After decades of struggling for the land, farm worker-beneficiaries of Hacienda Luisita will finally receive land titles for the farm lots allocated to them.
Department of Agrarian Reform (DAR) Undersecretary for Legal Affairs Anthony Parungao announced that DAR will begin distributing the certified true copies of the Certificates of Land Ownership Award(CLOA, the land titles given to agrarian reform beneficiaries) to qualified farm worker-beneficiaries (FWBs) in Hacienda Luisita’s 10 barangay starting September 30, up to the middle of October.
Parungao said, as of September 25, CLOAs of about 5,800 qualified FWBs who had signed and filed their Application to Purchase and Farmers Undertaking (APFU) were already generated by DAR and registered with the Register of Deeds.
Only 296 FWBs have yet to claim their Lot Allocation Certificates (LAC), while only 377 FWBs have yet to sign and file their APFUs.
He clarified that DAR continues to seek out the FWBs who have yet to claim their LACs or file their APFUs. He noted that a good number of FWBs are either working abroad or living outside of Tarlac, and were unable to claim their LACs or sign and file their APFUs. “Their CLOAs will be generated and registered as soon as they have signed their APFUs”, Parungao said.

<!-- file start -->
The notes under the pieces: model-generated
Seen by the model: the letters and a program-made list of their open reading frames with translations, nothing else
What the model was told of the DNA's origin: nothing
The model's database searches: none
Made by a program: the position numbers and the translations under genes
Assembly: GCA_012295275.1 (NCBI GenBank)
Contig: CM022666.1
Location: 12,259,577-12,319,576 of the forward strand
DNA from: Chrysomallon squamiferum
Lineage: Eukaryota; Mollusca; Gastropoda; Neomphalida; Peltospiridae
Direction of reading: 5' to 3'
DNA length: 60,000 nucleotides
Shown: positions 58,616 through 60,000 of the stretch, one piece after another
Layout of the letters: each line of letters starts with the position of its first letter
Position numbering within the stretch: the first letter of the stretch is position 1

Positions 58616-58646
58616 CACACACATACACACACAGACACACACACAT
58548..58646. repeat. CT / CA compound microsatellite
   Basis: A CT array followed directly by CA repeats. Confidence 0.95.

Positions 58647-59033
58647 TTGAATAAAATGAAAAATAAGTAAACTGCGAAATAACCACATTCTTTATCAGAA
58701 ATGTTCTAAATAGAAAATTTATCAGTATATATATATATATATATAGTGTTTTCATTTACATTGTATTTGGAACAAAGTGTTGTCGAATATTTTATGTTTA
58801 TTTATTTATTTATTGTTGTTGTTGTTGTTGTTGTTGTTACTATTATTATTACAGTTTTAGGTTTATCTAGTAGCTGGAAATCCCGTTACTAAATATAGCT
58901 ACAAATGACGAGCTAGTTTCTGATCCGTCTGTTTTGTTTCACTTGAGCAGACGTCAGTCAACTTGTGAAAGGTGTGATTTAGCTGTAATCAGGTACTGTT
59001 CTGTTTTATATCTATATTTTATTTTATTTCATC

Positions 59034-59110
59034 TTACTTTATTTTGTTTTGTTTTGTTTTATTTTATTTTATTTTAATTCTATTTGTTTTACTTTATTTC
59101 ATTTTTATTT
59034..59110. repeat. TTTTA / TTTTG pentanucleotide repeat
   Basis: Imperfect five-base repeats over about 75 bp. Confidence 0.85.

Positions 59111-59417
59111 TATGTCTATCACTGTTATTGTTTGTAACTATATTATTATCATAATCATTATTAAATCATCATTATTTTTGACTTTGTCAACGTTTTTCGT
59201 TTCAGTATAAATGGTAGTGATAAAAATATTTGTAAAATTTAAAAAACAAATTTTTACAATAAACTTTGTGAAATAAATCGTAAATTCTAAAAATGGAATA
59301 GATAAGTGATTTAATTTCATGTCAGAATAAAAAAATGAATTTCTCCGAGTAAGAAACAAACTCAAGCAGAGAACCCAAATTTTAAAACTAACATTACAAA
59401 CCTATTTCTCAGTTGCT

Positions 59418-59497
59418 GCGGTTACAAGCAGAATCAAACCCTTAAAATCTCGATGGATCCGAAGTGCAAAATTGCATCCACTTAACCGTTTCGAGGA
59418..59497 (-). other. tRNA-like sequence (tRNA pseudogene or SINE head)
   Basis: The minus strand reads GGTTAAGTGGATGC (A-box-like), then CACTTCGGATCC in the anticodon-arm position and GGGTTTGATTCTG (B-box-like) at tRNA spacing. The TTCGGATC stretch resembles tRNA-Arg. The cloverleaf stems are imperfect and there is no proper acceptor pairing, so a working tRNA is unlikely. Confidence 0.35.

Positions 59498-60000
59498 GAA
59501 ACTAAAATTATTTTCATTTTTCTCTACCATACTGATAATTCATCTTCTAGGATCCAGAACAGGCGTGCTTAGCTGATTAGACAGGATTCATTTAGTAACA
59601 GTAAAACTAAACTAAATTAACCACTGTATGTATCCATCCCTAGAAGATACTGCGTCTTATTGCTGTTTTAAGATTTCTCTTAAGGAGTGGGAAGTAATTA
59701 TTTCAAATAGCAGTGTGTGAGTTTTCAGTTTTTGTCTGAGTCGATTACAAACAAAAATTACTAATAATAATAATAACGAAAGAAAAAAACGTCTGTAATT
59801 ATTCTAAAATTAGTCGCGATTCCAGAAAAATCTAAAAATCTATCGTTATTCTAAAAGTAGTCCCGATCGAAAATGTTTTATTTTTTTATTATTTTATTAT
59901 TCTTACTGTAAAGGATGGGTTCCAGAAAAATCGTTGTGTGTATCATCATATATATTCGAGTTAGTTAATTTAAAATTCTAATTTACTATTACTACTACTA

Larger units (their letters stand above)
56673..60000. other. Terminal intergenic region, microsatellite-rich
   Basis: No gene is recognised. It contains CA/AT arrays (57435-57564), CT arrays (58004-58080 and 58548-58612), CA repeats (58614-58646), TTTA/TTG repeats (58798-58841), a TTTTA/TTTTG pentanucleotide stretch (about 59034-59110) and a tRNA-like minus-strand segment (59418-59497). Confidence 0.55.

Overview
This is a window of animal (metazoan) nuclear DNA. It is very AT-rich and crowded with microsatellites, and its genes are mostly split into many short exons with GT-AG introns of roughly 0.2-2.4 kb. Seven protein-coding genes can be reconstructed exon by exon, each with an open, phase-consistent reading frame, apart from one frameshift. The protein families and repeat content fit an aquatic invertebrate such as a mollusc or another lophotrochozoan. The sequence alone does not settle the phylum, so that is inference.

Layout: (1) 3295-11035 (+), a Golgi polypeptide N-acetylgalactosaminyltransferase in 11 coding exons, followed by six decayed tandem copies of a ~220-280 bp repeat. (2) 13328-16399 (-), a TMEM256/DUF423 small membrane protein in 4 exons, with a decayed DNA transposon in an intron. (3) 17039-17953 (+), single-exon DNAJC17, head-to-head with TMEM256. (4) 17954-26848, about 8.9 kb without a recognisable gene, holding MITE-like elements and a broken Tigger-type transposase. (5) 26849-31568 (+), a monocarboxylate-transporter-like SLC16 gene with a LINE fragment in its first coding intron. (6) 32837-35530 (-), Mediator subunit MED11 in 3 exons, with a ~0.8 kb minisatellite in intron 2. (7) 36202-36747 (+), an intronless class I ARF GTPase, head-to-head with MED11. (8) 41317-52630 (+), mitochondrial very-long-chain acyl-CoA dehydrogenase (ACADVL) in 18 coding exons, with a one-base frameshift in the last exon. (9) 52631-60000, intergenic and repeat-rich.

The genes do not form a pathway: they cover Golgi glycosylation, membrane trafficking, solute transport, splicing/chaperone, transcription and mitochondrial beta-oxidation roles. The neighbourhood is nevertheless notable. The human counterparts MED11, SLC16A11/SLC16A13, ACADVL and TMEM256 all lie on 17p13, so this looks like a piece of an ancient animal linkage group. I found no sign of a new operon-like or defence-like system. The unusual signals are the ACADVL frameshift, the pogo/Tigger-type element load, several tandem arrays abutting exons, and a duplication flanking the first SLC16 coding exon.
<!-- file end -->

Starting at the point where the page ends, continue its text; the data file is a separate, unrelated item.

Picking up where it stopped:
“We have taken the initiative of searching for these beneficiaries to see how we can help them claim their lots,” Parungao said. “Our field facilitators are out there seeking them out so they can assist them.”
Parungao explained that under the law, agrarian reform beneficiaries have to pay amortizations for their CARP-awarded land for a period of 30 years. In the meantime, the Owner’s Duplicate Copy of the CLOAs will be held by the Land Bank of the Philippines. He clarified that what will be distributed to the FWBs of Hacienda Luisita will be the certified true copies of their CLOAs, which constitute proof of ownership of their CARP-awarded farm lands.
Distribution of CLOAs began in Barangay Pando on September 30, to be followed by Barangay Motrico on Tuesday, and Barangay Lourdes the following day. Distribution resumes on October 8 at Parang then Mabilog (October 9) and Bantog (October 10).
CLOA distribution was also set in the four remaining barangays: Cutcut (October 15), Asturias (October 16), Balete (October 17) and Mapalacsiao (October 18).
“After the CLOA distribution, what remains to be done is the delineation of the boundaries of the farm lots on the ground by setting up monuments or boundary stones,” Parungao added.
Monumenting, Parungao explained, is the actual physical marking of lots with “mojones.” He explained that since most of the land is currently planted with mature sugar cane, it will be impossible to mark the lots on the ground before the harvest season sometime this November. Boundary marking will be undertaken as soon as an area is harvested. FWBs will be instantly installed (i.e., FWBs will take actual physical possession of his/her land) when the mojones or boundary stones in his/her land have been set. He was upbeat that they would finish the installation of all FWBs by early next year.